SXSW '12 Review: The Duplass Brothers' 'Do-Deca Pentathlon' Is A Minor Effort That Should Have Remained Buried

  • By Katie Walsh
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  • March 12, 2012 9:43 PM
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  • 4 Comments
It’s always important to keep in mind, while reading reviews, that interpreting art is a deeply personal experience. What might speak to someone on a visceral, emotional level will slide right over another’s head. Or anger them. Or bore them to tears. The third option was the experience of this writer with Mark and Jay Duplass’ “Do-Deca Pentathlon.”

SXSW '12 Review: HBO Series 'Girls' Solidifies Lena Dunham's Place As A Bold New Voice in American Comedy

  • By Drew Taylor
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  • March 12, 2012 9:25 PM
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  • 10 Comments
As far as young independent filmmakers go, writer/director Lena Dunham has been the subject of an excessive amount of conversation and handwringing, even by the admittedly loose standards of the ever-chatty Internet age. Her first feature, "Creative Nonfiction," was accepted to South by Southwest and the follow-up, "Tiny Furniture," won the Best Narrative Feature award at the same festival. That film also managed to attract quite a bit of attention, with comedy world luminaries like Will Ferrell and Judd Apatow singing its praises and some comparing her confessional, no-nonsense style to the early work of Woody Allen.

Warner Bros. Looking To Kick Ron Howard's 'The Dark Tower' Back To Life; Javier Bardem Still In The Mix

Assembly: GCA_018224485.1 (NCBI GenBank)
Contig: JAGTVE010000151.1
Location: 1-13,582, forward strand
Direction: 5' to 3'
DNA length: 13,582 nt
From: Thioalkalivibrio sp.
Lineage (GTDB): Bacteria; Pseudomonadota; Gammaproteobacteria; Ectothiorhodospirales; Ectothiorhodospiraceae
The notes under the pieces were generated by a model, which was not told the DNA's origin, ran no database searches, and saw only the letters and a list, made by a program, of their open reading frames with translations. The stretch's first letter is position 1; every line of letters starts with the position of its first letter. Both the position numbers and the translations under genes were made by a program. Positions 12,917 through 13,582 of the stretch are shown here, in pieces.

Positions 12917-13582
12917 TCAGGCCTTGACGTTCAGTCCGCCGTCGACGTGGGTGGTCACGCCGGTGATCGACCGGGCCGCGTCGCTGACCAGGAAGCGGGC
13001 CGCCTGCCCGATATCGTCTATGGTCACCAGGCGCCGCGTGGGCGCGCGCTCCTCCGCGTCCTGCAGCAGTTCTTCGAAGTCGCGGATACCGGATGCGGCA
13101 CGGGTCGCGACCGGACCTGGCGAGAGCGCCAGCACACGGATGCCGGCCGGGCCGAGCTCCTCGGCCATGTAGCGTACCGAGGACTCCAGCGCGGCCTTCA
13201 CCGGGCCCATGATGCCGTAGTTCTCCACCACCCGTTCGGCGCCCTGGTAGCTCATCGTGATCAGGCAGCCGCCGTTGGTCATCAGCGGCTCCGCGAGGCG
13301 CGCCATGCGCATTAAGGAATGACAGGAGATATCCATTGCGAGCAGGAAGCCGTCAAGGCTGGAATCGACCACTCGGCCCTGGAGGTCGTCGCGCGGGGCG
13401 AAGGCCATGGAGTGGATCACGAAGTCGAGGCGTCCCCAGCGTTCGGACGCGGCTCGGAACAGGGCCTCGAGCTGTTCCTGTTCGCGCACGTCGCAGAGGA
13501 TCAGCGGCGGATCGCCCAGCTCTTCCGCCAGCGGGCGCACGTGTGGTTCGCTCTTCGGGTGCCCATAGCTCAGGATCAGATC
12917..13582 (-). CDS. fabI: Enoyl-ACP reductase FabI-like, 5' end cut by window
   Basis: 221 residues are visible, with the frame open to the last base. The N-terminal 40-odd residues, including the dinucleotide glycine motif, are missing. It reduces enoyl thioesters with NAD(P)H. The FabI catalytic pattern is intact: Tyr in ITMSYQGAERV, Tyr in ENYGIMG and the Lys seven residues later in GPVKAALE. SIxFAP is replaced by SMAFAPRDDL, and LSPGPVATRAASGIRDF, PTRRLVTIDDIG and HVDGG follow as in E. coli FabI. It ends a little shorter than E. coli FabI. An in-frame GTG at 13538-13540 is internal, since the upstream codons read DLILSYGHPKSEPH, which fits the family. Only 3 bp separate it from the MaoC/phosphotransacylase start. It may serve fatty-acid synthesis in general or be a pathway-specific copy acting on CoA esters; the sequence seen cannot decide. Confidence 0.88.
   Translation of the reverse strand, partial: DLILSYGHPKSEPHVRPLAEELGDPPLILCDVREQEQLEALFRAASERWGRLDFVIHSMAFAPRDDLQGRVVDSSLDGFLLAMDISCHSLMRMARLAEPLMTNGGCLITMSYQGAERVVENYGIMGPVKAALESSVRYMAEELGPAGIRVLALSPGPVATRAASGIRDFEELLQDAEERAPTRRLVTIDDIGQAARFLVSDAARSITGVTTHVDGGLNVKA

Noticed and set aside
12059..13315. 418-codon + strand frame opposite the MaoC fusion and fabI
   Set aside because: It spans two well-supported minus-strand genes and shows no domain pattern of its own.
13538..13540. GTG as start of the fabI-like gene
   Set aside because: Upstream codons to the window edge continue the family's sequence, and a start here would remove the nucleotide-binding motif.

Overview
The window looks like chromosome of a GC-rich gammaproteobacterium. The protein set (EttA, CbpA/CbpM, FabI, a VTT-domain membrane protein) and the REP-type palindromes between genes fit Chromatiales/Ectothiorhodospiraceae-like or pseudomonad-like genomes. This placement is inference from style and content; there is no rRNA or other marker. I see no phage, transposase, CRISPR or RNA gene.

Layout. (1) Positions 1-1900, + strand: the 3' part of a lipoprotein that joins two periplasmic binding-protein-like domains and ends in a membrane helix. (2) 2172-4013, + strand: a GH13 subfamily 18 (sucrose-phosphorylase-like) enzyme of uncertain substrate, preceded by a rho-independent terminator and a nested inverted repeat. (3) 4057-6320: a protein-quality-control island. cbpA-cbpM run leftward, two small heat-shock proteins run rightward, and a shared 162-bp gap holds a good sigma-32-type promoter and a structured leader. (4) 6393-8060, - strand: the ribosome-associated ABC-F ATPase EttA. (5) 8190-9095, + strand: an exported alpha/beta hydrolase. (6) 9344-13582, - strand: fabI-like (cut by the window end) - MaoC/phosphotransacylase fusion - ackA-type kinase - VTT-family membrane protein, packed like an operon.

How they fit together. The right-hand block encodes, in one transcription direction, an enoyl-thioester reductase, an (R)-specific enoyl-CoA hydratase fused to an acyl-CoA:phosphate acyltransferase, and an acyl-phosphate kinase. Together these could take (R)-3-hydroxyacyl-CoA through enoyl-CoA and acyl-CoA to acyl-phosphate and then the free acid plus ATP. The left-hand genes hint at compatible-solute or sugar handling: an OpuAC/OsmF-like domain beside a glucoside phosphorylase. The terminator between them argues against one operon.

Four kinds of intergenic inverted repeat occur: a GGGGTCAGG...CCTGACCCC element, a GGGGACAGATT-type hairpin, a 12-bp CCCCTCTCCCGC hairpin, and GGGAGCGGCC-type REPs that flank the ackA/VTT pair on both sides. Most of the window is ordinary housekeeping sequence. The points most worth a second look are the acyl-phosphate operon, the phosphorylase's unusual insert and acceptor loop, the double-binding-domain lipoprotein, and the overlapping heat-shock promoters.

• By Kevin Jagernauth
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  • March 12, 2012 8:33 PM
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  • 2 Comments
Just when you think studios are gonna zig, they zag. After a weekend in which audiences rejected "John Carter" and a year in which studios were tightening their belts and dropping expensive and potentially risky projects, one of the biggest of those aborted efforts may be kicking back to life.

'Predators' Director Nimrod Antal To Direct Metallica's 3D Movie For 2013 Release

  • By Kevin Jagernauth
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  • March 12, 2012 7:00 PM
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  • 0 Comments
Continuing their downward trajectory from badass metal gods, to aging hard rock clowns, Metallica are now doing something that puts them in the same category as Justin Bieber and Katy Perry: they're making a 3D movie. The project was first announced last fall before their dreadful Lulu album with Lou Reed dropped. But it seems there is no bad idea that can keep these guys down, and now their project has a director.

SXSW '12 Review: 'Beast' A Lean & Surreal Portrait Of An Extreme Relationship That Doesn't Quite Go Far Enough

  • By Alison Willmore
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  • March 12, 2012 6:29 PM
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  • 0 Comments
"Beast" is a lean, surreal portrait of a marriage in its extremes from Danish director Christoffer Boe, who's probably still best known for his 2003 feature debut "Reconstruction." The film's focus keeps almost exclusively to Bruno (Nicolas Bro) and Maxine (Marijana Jankovic), a couple whose relationship vacillates between love and hate and a meeting place between the two that approaches the feral. When we first see them, the pair are looking at a beautiful apartment they're considering buying. "Let's take this home and be a family," Bruno proposes. The hope and sweetness of the moment then goes slightly dissonant with unease when Maxine cuts her finger and Bruno sucks at the cut and talks, with all romanticism, about having a part of her inside him.